Rie Makiura, Associate Professor at the Graduate School of Engineering, Osaka Metropolitan University has published a review article on the simple synthesis of nanosheet materials endowed with high-precision nanoscale pores. Nanosheets are two-dimensional materials with nanometer-scale thickness (10-6 mm), attracting attention as ultra-thin functional units suitable for minimizing the amount of material used and miniaturizing products.
A solution containing the component materials is dropped onto the water surface, immediately forming MOF nanosheets of exceptional quality.
Metal-organic frameworks (MOFs) are porous materials with precisely defined pores of nanoscale size and shape; they display excellent molecular adsorption and separation abilities coupled with selective molecular recognition. Their potential as high-performance adsorbents derives from their larger surface area compared to that of conventional materials like activated carbon and silica gel. MOFs can perform a variety of functions and are actively being studied as components in a wide range of fields, including drug delivery and catalyst applications.
The availability of MOFs in nanosheet form is also expected to be utilized in high-performance gas separation membranes and gas sensors; however, to date, developing effective synthesis methods of MOF nanosheets has been a significant challenge.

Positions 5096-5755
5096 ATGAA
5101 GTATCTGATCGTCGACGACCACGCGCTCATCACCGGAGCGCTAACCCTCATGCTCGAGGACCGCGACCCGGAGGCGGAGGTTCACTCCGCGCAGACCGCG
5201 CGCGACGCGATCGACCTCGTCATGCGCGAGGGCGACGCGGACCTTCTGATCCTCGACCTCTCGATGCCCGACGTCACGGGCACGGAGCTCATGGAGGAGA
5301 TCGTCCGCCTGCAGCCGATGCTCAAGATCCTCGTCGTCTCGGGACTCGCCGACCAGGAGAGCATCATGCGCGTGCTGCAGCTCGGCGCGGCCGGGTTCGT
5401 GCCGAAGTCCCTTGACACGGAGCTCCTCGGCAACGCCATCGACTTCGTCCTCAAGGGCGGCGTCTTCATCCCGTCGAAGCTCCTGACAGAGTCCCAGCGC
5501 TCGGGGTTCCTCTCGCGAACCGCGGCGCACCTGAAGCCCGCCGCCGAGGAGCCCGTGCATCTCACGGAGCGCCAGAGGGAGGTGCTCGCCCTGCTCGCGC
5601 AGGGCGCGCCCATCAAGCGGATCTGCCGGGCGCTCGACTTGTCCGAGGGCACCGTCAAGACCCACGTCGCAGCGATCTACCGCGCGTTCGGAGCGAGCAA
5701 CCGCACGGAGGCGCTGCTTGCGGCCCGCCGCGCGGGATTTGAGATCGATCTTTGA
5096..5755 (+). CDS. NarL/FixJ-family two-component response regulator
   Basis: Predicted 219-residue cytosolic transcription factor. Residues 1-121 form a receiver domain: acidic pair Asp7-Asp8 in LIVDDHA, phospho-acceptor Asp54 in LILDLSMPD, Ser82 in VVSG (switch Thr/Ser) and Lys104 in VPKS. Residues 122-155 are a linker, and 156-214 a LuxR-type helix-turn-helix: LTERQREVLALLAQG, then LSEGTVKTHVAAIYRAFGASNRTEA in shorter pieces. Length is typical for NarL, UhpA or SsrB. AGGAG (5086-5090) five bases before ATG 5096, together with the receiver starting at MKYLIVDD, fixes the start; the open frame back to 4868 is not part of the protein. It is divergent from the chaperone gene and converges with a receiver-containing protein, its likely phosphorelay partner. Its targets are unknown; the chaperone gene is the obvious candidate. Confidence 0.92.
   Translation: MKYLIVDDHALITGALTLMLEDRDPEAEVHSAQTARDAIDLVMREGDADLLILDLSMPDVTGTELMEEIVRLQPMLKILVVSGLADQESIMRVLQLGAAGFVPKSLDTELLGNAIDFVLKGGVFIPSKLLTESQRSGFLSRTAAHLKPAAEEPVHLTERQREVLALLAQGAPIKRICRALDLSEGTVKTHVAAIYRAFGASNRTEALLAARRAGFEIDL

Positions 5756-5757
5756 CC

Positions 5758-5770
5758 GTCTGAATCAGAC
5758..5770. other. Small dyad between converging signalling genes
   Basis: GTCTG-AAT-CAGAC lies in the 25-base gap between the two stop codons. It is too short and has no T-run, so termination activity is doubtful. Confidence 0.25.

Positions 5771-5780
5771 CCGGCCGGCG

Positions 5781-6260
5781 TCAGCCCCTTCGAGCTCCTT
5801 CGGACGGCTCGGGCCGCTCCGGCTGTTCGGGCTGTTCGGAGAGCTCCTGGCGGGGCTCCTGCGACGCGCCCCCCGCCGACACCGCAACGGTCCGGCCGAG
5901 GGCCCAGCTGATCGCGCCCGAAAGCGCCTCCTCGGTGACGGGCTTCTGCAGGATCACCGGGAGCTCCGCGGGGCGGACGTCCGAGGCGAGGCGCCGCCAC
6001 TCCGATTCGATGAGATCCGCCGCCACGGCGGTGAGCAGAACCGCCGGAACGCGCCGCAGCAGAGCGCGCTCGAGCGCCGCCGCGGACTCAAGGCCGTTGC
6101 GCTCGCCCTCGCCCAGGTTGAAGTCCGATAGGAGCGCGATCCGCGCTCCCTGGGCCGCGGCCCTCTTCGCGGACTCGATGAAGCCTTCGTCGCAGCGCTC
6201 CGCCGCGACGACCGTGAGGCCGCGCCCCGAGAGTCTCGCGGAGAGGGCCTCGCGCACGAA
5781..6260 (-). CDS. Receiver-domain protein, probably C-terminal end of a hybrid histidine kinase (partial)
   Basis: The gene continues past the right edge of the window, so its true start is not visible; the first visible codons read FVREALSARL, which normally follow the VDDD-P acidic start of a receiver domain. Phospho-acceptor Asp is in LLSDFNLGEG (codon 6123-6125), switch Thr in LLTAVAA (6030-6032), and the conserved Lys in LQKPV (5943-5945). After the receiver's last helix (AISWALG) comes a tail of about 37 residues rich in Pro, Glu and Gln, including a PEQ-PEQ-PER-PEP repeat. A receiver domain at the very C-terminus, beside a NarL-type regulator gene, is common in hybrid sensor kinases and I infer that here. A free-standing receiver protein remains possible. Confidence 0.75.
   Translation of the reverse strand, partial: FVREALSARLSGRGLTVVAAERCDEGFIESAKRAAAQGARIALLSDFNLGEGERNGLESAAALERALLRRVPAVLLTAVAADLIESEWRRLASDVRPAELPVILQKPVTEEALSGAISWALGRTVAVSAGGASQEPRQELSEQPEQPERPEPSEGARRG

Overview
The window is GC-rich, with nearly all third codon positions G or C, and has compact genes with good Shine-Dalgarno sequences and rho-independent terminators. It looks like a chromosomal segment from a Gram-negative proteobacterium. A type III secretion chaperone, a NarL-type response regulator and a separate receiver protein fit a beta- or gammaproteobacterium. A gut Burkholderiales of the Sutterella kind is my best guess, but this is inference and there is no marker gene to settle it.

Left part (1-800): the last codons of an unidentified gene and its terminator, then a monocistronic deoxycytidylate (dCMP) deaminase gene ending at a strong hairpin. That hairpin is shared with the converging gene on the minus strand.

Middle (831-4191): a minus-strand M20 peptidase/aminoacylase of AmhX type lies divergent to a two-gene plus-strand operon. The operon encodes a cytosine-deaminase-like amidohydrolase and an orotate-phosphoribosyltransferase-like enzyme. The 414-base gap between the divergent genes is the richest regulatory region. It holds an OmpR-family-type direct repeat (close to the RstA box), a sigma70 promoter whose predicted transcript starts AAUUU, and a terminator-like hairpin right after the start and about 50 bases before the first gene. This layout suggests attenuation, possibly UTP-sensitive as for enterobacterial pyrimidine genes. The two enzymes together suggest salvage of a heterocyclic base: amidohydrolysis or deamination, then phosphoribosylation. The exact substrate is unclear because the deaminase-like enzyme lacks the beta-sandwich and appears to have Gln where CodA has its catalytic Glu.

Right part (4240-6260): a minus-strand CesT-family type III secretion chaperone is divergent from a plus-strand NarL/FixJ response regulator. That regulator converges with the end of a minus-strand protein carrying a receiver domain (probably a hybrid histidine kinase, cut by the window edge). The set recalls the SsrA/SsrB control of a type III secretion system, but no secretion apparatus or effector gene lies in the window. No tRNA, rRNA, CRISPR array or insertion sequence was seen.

A research group led by Professor Makiura succeeded in producing the world’s first MOF nanosheets on the surface of water by adding drops of a component material solution onto the surface; the results appeared in press in 2010. The publication announcing the discovery has attracted a lot of attention from scientists worldwide, accumulating more than 600 citations to date. The group has also successfully fabricated organic nanosheets called hydrogen-bonded organic frameworks (HOF) in 2017 and MOF nanosheets, which conduct electricity in 2021 with the same methodology.
In her present review article, Professor Makiura describes in detail the MOF nanosheets developed by her research group, the characteristics of the various MOF nanosheets reported by researchers around the world, and their comparison, as well as their formation mechanism on the water surface.
“I feel honored to be given the opportunity to publish this review article as a leading researcher in the field,” said Professor Makiura. “I hope this review article will accelerate technological progress in the application of MOF nanosheets to separation membranes and in the miniaturization and performance enhancement of sensors.”
Read the original article on Osaka Metropolitan University.